Which side are you on? Time for labor to lead on social justice
Supporters of the “Fight for $15” gathered in New York City’s Union Square in December to bring the plight of fast food workers to light. Image by Michael Fleshman. (Flickr Creative Commons).

Old Man Trump’s vile son is set to become the American president. So the protests and resistance are beginning, and we’re figuring out what this looks like.   I am thinking about my role in the union movement, both as the servicing representative for 1300 bargaining unit members, but also much more now as a soldier in the labor movement as we face massive national and global consequences.

The labor movement needs to address the stresses inherent in selling our GOP union members on solidarity in their union when the political endorsements are overwhelmingly for Democratic candidates.  Alienating the GOP members reduces dues revenue, and spurs talk of decertification.  That’s a fact.  We often skip that part of the conversation in order to focus on common denominators: layoffs, benefits cuts, and salary freezes, the common enemies.  But racism and misogyny are the common enemies, too.
The Democratic Party failed to organize around economic justice, despite everything Sanders’ campaign showed us.  Labor failed to organize around social justice, despite everything Van Jones has been telling us for years about artificial silos.  In both cases this is something we can change.
At Netroots Nation last year, the AFL-CIO hosted a Labor Caucus.  AFL-CIO Executive Vice President Tefere Gebre and Chief Economist Bill Spriggs talked about the imperative for white union members to talk to other white union members about white privilege and true labor solidarity, and to overwhelmingly defeat Trump so that the GOP rejects his racist and dehumanizing model of organizing.  Well, we failed pretty spectacularly there.

I think the labor movement needs to restructure its revenue model and recognize that our obligations to represent members will never be appropriately paid for by all of the members.  Too many are going to choose to be free riders, especially where their membership has been a fait accompli due to agency shop.  If we lose the support of some members when the labor movement, the economic justice movement, actually becomes indistinguishable from the Movement for Black Lives and the immigrants’ rights movement, so be it.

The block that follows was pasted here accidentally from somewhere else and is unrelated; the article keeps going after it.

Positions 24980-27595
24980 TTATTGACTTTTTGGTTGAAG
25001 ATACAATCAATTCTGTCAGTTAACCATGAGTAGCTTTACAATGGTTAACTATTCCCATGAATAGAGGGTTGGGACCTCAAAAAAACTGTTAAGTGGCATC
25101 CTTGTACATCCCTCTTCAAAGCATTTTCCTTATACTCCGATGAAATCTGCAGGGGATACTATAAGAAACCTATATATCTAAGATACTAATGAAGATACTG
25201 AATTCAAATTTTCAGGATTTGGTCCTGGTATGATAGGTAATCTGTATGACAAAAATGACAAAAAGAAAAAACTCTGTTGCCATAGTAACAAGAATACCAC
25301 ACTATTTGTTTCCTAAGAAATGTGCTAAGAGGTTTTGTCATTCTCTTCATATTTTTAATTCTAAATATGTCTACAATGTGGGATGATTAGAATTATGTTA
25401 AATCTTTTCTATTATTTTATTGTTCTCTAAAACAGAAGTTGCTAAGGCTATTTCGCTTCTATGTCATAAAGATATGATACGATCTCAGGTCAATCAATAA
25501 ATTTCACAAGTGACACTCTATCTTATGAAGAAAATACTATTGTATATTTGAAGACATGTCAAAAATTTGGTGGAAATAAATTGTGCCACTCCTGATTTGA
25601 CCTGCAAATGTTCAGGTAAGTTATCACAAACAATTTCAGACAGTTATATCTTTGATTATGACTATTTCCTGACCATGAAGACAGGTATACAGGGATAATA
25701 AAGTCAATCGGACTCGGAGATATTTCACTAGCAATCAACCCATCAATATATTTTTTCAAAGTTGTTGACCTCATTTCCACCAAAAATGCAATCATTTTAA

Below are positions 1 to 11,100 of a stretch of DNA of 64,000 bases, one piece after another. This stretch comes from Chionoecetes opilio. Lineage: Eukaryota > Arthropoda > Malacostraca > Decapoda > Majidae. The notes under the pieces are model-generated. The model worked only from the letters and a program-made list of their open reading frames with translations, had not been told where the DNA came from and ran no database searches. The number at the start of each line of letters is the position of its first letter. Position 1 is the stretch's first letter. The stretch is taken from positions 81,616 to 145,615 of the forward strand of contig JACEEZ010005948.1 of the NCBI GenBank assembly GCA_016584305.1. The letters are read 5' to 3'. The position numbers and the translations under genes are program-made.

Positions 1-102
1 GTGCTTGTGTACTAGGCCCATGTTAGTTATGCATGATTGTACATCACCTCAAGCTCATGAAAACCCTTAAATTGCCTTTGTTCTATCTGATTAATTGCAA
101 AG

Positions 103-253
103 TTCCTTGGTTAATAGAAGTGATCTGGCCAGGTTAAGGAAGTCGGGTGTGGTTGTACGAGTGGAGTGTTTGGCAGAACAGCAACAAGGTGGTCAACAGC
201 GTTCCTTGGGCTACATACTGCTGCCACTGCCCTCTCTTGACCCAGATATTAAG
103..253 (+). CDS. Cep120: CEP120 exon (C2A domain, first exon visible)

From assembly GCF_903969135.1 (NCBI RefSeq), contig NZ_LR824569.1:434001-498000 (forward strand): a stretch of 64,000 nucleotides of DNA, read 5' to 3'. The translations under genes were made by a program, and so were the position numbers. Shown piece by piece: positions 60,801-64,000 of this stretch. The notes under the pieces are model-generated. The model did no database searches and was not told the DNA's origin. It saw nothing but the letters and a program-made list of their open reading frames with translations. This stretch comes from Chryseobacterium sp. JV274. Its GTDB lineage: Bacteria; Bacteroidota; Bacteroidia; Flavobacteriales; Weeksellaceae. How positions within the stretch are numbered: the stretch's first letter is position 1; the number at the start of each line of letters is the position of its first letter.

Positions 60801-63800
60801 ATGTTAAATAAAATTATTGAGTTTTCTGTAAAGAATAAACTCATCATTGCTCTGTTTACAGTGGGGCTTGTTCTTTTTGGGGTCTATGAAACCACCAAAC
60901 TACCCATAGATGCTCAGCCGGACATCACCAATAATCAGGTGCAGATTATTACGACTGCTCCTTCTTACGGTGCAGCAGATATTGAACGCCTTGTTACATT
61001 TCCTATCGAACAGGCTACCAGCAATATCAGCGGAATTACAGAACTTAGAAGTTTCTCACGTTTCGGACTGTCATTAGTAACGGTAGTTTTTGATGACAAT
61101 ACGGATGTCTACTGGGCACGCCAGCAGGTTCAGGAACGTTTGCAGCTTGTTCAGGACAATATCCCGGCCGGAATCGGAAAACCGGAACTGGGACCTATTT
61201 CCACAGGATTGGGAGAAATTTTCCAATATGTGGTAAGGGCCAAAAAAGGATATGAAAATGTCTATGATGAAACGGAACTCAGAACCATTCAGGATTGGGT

We never really had that support, and we need to stop caring about it.  I think we still need to organize and reach out to all members, always.  We don’t have to demand ethical purity from our members.  But we need to organize loudly and actively as a social justice movement, while accepting that some will be alienated.  I am committed to fighting those people on civil rights, while still fighting for their jobs, enforcing their contracts, and preserving their retirement. True respect for all of our members means speaking the truth to all of our members.

Labor needs to be an unapologetically vocal social justice movement, and raise our funds from engaged members and allies, inside and outside the labor movement.  We need to do it now, before the next Friedrichs case, because now more than ever, we are on a war footing, and we have to speak clearly.  Let’s replace the revenue we will lose from the diehard racist and misogynist members with voluntary contributions from associate members who want bread and roses for everyone.

Which side are you on?  That tune needs some fresh lyrics, and quick.


Beth Caskie
Beth Caskie

Beth Caskie is a California-based Democratic Party activist and a labor relations representative for the past eight years.  All views are her own, and do not represent those of her employer.